I used to think that NP complete problems are the "hardest" problems of all problems that would still be in P if P=NP. Now I think otherwise. What I'm asking is if there are any problems that are proved (/believed/maybe) to be harder than NP-Complete if $P\neq NP$, but are certainly in P if $P=NP$.

I was thinking of the sequence

$x_0 = P$

$x_{n+1} = $"All problems that have a checking algorithm in $x_n$"

e.g. $x_1 = NP$

If $P=NP$, then $x_n = P$ for all $n$. But if $P\neq NP$ is then $x_{n+1}$ different from $x_n$ for all $n$? Is this an ever continuing sequence so that there is no "hardest problem that meets the criteria" (because there would always be a harder one), or does this also hold for $x_\infty$ and would that be the hardest problem that meets the criteria? Or are there even harder such problems?

  • $\begingroup$ See PH and these two questions. ​ ​ $\endgroup$ – user12859 Jun 12 '16 at 6:00

Well, here is a trivial example of a problem.

Inputs: a program P, an input x
Desired output: if P=NP, output "sweet!", else if P halts on x output "halts", else output "doesn't halt"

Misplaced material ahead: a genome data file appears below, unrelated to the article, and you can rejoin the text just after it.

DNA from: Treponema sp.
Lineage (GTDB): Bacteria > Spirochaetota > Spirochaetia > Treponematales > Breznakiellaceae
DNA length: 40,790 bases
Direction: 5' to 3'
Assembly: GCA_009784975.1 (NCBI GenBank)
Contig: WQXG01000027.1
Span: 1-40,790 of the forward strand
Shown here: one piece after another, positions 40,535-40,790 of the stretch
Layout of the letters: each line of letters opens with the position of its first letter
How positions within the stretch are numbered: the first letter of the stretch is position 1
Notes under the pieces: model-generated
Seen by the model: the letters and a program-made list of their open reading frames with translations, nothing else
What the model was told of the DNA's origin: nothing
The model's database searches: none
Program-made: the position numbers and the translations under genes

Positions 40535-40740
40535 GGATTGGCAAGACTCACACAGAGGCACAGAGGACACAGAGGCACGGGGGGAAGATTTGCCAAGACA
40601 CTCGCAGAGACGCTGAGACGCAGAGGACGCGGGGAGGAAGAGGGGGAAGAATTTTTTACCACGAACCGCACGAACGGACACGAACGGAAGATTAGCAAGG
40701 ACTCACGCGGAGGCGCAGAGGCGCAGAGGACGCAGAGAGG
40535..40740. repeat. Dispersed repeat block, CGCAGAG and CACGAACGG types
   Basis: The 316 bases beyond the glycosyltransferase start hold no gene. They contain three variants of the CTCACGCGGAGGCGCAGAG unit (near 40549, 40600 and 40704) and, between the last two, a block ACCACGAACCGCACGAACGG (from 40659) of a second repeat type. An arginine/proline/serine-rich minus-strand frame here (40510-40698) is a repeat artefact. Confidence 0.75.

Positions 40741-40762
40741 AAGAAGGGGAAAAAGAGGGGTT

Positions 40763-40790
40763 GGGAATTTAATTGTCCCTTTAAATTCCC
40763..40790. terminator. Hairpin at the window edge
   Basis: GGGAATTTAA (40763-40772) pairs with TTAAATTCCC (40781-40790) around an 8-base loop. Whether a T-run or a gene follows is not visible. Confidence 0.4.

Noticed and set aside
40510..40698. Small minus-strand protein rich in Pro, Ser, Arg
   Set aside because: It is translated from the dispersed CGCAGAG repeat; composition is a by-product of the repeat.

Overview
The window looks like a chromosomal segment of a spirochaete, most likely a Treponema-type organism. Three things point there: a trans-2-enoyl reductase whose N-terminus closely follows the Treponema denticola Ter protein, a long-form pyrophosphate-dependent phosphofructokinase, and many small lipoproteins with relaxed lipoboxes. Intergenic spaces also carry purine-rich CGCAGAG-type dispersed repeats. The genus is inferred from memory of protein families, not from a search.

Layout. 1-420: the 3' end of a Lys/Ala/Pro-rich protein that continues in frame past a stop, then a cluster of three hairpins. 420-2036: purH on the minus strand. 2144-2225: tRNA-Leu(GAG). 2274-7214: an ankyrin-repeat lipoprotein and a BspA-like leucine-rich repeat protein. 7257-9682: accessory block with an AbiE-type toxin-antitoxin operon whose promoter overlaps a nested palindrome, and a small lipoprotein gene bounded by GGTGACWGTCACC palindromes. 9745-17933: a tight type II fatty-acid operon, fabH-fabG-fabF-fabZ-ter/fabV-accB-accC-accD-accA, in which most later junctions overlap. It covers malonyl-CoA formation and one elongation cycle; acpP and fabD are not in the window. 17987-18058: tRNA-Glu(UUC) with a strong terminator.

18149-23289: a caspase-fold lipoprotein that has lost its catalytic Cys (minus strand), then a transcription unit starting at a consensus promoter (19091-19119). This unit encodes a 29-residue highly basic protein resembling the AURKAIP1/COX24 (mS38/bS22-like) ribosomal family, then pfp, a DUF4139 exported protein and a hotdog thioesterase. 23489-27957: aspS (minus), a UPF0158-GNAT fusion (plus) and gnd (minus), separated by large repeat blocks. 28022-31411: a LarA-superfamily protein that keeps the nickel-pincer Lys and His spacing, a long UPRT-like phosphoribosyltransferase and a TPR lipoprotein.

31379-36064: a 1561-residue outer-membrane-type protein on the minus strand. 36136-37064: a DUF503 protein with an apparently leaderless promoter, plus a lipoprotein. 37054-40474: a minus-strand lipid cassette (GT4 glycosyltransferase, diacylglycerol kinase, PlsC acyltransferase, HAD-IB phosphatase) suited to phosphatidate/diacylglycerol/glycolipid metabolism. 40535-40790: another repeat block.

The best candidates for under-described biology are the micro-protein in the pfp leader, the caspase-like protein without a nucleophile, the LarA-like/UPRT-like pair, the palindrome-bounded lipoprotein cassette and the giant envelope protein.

If P=NP, then this problem is in P. If P$\ne$NP, then this problem is very hard (it's undecidable).

I realize this might not be what you're looking for; if so, perhaps it illustrates just how tricky it is to specify properties of this sort.

  • $\begingroup$ How would you implement "if p=np" on a TM? $\endgroup$ – adrianN Jun 12 '16 at 13:14
  • 1
    $\begingroup$ @adrianN It's the specification, not the implementation. You don't need to implement it. $\endgroup$ – Tom van der Zanden Jun 12 '16 at 13:19
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    $\begingroup$ @adrianN It's a constant. $\endgroup$ – Raphael Jun 12 '16 at 18:04

You have to say what "harder" means, that is which kind of reduction you want to use to order problems.

If you consider poly-time many-one reductions, all problems in P are equally hard.

If you consider log-space many-one reductions, we get a non-trivial set of P-complete problems.

If you consider ... I think you get the idea.

  • $\begingroup$ P-complete problems are still in P if P!=NP, that doesn't meet the criterium "and only if" $\endgroup$ – Albert Hendriks Aug 22 '16 at 3:57

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